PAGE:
Last Sunday, Alan and I headed across the bridge to hear his awesome pastor mom preach the Christmas sermon. She did a great job opening up the Gospel of Luke, and we enjoyed spending time with the family. People who had known Alan since he was “this high” encouraged us on our new path, and shared recommendations for churches we could visit during our time off. Special musical programs (three!), cardamom bread and many a Christmas sweater only served to emphasize the Christmas feel.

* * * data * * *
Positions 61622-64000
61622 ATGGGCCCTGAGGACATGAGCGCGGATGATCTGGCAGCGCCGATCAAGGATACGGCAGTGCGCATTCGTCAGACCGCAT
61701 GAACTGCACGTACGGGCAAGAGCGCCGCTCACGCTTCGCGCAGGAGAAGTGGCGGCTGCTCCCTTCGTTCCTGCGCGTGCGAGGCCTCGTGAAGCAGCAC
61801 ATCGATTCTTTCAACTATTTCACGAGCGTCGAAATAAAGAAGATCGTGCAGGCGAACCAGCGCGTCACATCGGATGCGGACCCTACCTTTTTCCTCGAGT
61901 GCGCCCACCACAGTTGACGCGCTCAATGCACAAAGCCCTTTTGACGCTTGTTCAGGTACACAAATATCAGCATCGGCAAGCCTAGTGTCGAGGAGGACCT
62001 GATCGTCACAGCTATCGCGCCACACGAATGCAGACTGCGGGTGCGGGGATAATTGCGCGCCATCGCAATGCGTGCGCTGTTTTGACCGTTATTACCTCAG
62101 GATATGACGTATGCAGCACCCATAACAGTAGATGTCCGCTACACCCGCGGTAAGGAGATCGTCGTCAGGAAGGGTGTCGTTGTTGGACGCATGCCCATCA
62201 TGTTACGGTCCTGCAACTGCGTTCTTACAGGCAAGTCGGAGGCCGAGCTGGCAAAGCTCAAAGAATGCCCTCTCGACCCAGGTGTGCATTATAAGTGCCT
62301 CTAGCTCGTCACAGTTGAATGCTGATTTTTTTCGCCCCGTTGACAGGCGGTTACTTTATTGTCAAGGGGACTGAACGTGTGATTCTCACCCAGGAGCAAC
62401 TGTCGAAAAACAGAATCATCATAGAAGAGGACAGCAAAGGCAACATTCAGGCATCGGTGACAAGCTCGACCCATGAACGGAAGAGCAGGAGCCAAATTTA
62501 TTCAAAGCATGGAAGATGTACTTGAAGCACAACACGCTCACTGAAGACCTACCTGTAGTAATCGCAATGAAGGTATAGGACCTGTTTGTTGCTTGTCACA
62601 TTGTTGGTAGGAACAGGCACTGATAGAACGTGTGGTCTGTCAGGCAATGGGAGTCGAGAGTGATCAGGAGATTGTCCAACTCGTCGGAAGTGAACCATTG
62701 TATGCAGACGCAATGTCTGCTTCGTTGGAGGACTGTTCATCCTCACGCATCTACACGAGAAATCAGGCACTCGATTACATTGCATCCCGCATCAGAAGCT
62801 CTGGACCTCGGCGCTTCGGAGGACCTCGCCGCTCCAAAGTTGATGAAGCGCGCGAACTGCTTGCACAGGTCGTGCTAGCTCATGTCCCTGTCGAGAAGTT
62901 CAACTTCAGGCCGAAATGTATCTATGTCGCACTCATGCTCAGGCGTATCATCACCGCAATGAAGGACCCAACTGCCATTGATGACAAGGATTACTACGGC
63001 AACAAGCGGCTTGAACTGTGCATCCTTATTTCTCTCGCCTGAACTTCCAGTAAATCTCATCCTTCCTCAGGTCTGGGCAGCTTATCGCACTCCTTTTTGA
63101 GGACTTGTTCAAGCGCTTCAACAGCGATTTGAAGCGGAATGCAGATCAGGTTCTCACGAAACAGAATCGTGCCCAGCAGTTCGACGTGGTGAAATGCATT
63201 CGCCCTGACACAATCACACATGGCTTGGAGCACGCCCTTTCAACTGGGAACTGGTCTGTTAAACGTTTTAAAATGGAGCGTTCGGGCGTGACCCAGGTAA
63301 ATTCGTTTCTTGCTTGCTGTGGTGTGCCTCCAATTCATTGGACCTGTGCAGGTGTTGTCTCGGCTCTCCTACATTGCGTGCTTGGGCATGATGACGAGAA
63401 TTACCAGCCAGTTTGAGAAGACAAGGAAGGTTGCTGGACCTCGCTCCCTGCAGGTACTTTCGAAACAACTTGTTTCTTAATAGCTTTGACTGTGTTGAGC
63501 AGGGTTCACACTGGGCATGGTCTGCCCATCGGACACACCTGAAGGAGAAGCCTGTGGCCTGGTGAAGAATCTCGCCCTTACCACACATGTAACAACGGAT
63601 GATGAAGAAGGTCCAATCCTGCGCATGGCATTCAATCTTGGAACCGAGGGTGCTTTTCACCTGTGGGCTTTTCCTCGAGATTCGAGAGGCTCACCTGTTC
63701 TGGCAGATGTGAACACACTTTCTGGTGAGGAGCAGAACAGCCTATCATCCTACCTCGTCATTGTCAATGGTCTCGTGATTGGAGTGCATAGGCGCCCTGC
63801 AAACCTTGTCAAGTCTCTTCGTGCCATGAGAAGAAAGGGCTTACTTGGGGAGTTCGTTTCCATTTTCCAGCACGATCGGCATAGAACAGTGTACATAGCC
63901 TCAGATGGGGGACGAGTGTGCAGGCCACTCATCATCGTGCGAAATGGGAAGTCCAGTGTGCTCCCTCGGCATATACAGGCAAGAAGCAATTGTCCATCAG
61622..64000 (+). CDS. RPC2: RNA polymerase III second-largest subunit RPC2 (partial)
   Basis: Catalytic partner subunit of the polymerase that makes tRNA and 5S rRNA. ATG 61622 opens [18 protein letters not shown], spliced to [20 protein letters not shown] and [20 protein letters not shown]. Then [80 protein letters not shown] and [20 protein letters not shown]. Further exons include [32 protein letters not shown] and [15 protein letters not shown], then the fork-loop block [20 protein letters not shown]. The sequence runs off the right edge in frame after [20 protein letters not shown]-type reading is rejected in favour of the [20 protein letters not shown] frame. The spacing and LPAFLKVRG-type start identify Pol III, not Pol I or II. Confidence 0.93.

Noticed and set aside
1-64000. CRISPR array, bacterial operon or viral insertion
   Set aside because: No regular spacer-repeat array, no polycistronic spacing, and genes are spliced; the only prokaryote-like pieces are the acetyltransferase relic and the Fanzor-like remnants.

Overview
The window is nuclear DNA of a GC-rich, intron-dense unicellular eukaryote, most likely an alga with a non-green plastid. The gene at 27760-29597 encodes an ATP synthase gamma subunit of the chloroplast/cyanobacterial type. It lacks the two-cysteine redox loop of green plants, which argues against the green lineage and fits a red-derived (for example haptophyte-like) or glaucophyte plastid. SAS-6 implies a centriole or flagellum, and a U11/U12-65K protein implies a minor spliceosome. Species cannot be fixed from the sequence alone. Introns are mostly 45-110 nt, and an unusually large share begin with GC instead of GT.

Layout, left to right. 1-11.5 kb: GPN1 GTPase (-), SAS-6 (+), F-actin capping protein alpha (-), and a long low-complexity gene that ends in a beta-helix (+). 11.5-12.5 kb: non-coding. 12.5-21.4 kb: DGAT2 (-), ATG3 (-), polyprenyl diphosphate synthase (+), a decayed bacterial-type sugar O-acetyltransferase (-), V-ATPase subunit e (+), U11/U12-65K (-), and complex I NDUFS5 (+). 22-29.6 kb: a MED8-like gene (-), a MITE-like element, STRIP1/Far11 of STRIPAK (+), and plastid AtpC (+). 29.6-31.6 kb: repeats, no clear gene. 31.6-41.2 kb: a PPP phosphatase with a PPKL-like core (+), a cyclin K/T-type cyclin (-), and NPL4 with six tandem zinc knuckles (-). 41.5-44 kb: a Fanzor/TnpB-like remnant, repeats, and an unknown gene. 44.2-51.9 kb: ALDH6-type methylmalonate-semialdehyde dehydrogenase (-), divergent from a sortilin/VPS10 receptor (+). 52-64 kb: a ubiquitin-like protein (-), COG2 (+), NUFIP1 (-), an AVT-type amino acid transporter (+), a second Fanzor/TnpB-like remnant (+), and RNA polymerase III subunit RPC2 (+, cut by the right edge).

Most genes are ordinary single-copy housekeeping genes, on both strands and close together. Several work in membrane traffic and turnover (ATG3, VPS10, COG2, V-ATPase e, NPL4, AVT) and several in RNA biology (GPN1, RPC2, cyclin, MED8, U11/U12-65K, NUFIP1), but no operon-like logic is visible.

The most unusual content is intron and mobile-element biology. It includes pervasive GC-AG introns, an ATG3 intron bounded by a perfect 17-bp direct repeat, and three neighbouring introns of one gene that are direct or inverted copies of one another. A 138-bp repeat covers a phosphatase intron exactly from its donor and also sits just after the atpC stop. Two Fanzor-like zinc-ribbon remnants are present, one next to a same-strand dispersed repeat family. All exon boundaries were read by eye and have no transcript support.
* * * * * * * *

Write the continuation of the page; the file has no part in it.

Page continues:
At the same time we were both reaffirmed in our desire to plant in our neighborhood. Every neighborhood and city has its own ministry context, and ideally churches created in those areas are reflective of their makeup. Churches that address the challenges and utilize the strengths of their members. I felt uncomfortable at the suburban eastside church, but that’s okay. I’m not a suburban eastsider. I was welcomed and loved with warmth and affirmation, and felt the care of the community. The songs and scriptures reflected the gospel message and spoke to the imminent coming of Christ. The problem belongs to Alan and I: we are longing for our home. And I have a feeling that no matter how beautiful, innovative, edgy or amazing, while we have much to learn from the churches we are visiting, none of them will feel like home.